Court of Appeal declines to overturn rule that no right of appeal lies against refusal of leave to appeal Planning Inspector’s decision on a s. 174 enforcement notice appeal

01 Jan 2018

Planning and Environment

Mark Lowe QC, Estelle Dehon and Jack Parker have appeared in the Court of Appeal in Walsall MBC and Dartford BC v The Secretary of State for Communities and Local Government, Vodafone Limited and Telefonica Limited [2013].

The Court of Appeal (Pill LJ, Sullivan LJ and Tomlinson LJ) upheld the rule that where a High Court Judge refuses leave to appeal under s. 289(6) of the Town and Country Planning Act 1990 against the decision of an Inspector in an appeal against an enforcement notice under s. 174 TCPA 1990, that refusal of leave cannot be the subject of an appeal to the Court of Appeal.

The “rule against s. 289 leave appeals” was the subject of a previous Court of Appeal decision in Wendy Fair Markets Limited v Secretary of State for the Environment [1995] LGLR 769. The Court in that case had found that the Court of Appeal did not have jurisdiction to hear the appeal against the refusal of leave by reason of the principle in Lane v Esdaile [1891] AC 210, that refusals of leave to appeal were neither an “order”, nor “judgment” within the meaning of section 16 of the Senior Courts Act 1981, which provided the statutory basis for the Court of Appeal’s jurisdiction. The Court in Wendy Fair had also upheld the rule on policy grounds, on the basis that it was intended to deter frivolous and unmeritorious appeals on the part of those who regarded an appeal to the High Court on a point of law as a means of gaining an extension of time during which they could continue to carry out the act prohibited by the enforcement notice.

The Court of Appeal is bound by its own decisions, unless one of a number of specified exceptions applies, as laid out in Young v Bristol Aeroplane Co Ltd [1944] KB 718.

The appellants in this case argued that:

(1)   The decision in Wendy Fair was per incuriam (decided without reference to relevant statute or case law) on the basis that the Court in Wendy Fair had failed to consider the effect of s. 289(4A) TCPA 1990, which allowed an enforcement notice to continue to be effective until the determination of the appeal process. Section 289(4A) prevented s. 289 from being the subject of the abuse described above and this justification for the rule against leave appeals therefore fell away.

(2)  Since Wendy Fair had been decided, the Court of Appeal, House of Lords and Supreme Court had all recognised exceptions to the “absoluteness” of the principle in Lane v Esdaile (in the context of judicial review and Arbitration appeals under s. 69 of the Arbitration Act 1996, for example). As such, it was necessary to revisit Wendy Fair and to recognise an exception to the Lane v Esdaile principle in respect of s. 289 TCPA 1990.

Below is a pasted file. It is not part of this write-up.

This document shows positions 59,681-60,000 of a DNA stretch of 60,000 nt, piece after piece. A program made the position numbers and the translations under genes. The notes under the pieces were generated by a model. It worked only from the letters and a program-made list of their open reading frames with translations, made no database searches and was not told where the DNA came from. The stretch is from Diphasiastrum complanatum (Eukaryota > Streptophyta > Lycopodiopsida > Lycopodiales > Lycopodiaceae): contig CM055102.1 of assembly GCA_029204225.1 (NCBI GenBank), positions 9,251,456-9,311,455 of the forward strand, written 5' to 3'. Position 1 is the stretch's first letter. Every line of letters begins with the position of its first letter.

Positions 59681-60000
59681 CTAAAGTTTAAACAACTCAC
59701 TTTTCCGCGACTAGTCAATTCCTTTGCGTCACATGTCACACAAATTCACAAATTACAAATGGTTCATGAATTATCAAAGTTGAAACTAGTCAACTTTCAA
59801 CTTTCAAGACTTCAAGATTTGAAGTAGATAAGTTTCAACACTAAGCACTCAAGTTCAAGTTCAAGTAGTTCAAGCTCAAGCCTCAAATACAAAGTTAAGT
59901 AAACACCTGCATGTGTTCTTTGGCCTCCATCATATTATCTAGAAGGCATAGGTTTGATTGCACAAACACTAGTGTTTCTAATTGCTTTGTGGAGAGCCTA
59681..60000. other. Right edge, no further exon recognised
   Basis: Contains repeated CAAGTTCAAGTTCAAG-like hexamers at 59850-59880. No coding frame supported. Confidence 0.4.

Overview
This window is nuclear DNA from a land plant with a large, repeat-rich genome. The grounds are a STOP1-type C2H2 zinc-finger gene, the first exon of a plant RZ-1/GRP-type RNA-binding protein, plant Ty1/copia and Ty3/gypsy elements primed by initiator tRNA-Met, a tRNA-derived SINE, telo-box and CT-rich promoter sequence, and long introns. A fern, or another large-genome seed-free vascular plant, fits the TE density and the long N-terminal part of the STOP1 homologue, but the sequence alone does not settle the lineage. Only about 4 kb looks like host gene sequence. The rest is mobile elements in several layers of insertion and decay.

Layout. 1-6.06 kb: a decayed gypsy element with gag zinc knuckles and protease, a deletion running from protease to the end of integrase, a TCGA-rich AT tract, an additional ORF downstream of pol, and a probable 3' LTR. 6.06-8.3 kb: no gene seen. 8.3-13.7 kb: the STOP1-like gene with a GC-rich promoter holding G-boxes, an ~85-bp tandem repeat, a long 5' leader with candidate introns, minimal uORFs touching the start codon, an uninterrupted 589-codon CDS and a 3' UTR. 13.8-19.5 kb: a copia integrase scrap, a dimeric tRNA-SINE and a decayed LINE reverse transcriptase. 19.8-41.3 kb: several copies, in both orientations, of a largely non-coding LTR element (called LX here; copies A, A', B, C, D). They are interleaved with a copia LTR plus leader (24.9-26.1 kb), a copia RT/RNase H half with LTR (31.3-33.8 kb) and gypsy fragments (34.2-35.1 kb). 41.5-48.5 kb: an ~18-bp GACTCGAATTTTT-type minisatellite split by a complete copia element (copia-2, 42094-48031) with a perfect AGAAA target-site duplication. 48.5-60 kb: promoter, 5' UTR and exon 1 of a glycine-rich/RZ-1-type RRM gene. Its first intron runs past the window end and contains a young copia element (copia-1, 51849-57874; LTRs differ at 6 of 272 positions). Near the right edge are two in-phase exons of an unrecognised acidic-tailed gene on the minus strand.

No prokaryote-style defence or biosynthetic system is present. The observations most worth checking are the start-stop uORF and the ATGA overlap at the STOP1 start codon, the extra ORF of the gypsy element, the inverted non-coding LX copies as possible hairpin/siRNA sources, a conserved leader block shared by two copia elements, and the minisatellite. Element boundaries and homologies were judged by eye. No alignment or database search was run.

(3)  The availability of a single leave application against the decision of an inspector failed to guarantee the ECHR Article 6 right to review by an independent and impartial Tribunal.

Sullivan LJ, who gave judgment, found that the Court was bound by the decision in Wendy Fair. The failure of that Court to consider s. 289(4A) TCPA was “unsurprising” as s.289(4A) did not provide a complete answer to the problem of unmeritorious and frivolous appeals, not least because s. 289(4A) may require a local planning authority to give an undertaking in damages.

Secondly, although other courts had recognised exceptions to the principle that refusals of leave to appeal could not themselves be appealed, this was only where the court had recognised a “residual jurisdiction” to deal with unfairness, misconduct or mischance. The Lane v Esdaile rule itself had been repeatedly upheld. No allegation of unfairness or misconduct was alleged in this case. Judicial Review, although akin to the s. 289 requirement for leave, was different to the statutory scheme which had been intended by Parliament to operate in the way that it did.

Finally, the appellate process under s. 289, when considered as a whole, was Article 6 compliant. Although consideration by an Inspector did not of itself comply with Article 6, an Inspector had to act judicially and the possibility of applying for leave to a High Court judge provided a sufficient measure of judicial control to ensure fairness.

Estelle Dehon, instructed by Dartford Borough Council, acted for the second appellant. Mark Lowe QC and Jack Parker, instructed by Wragge and Co LLP, acted for the first interested party, Vodafone Ltd.